Great Shiplock Park and Urban Exploring

I recently had the pleasure of exploring Great Shiplock Park in Shockoe Bottom. My mother was born and mostly raised here in Richmond but moved to Northern Virginia. I never really got the chance to come visit or see anything more than the VCU campus and a brief view of the University of Richmond.

Of course, when I first started this semester, my roommate and I did some urban exploring but our feet couldn’t take us to the places I wanted to go. So this past weekend I my mom visited and showed me the sights. Specifically, Great Shiplock Park on Pear Street in Shockoe Bottom.

There's a beautiful panoramic to be seen here. The day was beautiful and the water was still. There's a view of the warehouses and water tower that sums up the city for me.

The skyline at the park. November 8, 2014

There’s a beautiful panoramic to be seen here. The day was beautiful and the water was still. There’s a view of the warehouses and water tower that sums up the city for me. When I stepped out of the car, there was a guy reading on a bench and a couple getting ready to kayak on the James River. It was a little windy and the sounds of the city were a little more muted than normal. All that existed was the water running through the canal and the passing of cars a few yards back on Dock Street.

Behind where I stood there was a bridge of rusted copper and steel rafters. I took this photo in my car before stepping out into the beautiful weather.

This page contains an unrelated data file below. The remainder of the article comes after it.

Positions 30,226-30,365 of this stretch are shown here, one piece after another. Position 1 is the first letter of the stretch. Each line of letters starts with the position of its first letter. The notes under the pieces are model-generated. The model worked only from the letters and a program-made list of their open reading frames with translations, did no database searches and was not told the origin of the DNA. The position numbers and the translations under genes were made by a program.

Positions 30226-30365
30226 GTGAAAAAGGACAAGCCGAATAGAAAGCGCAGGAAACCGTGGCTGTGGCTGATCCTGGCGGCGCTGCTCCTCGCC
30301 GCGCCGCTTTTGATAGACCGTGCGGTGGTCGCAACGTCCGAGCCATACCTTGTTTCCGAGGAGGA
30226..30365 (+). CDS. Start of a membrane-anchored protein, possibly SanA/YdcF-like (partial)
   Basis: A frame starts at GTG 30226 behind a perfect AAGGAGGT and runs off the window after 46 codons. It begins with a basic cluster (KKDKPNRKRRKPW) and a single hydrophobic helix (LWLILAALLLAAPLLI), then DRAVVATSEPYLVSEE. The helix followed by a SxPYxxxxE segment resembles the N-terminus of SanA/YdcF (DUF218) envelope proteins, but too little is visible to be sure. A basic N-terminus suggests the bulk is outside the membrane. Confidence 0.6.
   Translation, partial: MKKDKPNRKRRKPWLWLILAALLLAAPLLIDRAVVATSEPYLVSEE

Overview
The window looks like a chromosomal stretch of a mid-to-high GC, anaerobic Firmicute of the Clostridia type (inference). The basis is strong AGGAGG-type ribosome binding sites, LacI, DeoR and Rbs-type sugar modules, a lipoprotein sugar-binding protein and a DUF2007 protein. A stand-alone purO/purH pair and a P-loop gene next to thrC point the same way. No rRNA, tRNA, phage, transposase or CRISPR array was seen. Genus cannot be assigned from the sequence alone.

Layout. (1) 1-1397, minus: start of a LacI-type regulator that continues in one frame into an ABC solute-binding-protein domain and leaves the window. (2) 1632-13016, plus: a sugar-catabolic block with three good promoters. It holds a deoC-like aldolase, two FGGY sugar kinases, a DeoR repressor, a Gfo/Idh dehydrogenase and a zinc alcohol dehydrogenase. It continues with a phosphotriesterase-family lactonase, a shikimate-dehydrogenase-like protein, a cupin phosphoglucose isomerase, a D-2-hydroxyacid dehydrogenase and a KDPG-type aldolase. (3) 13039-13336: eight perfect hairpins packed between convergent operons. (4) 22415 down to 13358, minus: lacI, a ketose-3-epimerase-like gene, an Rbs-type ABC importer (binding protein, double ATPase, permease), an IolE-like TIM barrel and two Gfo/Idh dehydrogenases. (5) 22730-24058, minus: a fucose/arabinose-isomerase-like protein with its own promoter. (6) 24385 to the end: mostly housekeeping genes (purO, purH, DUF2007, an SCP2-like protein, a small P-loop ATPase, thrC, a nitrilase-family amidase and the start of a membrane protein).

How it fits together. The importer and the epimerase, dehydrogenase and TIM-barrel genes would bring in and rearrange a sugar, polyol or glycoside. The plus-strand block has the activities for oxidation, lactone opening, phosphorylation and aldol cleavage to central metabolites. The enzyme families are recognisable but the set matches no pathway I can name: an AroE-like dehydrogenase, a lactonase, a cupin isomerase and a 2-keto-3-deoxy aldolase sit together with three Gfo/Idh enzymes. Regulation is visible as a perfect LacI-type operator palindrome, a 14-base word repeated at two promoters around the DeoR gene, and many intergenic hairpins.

Bridge from the car.  November 8, 2014

Behind where I stood there was a bridge of rusted copper and steel rafters. I took this photo in my car before stepping out into the beautiful weather. After looking around the park, I stepped onto one of the small bridges built on a small lock. A man jogged past me and my mom stood in the parking lot. It felt a little strange that somewhere so quiet when just the day before I was overwhelmed by sirens and loud voices. It was peaceful and I needed the break.

The small lock seemed well kept and it was exciting to feel the cool metal as I stood across the small canal.

A small metal bridge and lock.  November 8, 2014

The small lock seemed well kept and it was exciting to feel the cool metal as I stood across the small canal. The feeling of being near water was invigorating. As a former rower and kayaker, being near any type of water is rejuvenating in a way that many can’t understand. It makes me remember the times I spent rowing, slicing through the water, and enjoying the feel of sea mist on my face when kayaking off Tybee Island in Georgia.

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As I peered off the side of the bridge there were turtles in the water making brief appearances. I was actually pretty surprised by that. The water didn’t seem the cleanest. I know the water will feed into the James so it’s going to disperse but it still didn’t seem like it would have so much life in it. How did they even get in there anyway? The James is further down an dammed by a lock. Upstream is a tiny creek. It was something for thought.

The view downstream at Great Shiplock Park November 8th, 2014

The view downstream at Great Shiplock Park
November 8th, 2014

When I got to the other side there was a jogger resting and a lot silence. It was peaceful in a way campus can never be.

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November 8, 2014

If you turn around and look up you can see the lucky strike building way up the hill with it’s smoke stack splitting the sky.

A view of the water but without the view of the turtle from earlier.

A view of the water but without the view of the turtle from earlier. November 8, 2014

The water could honestly be cleaner.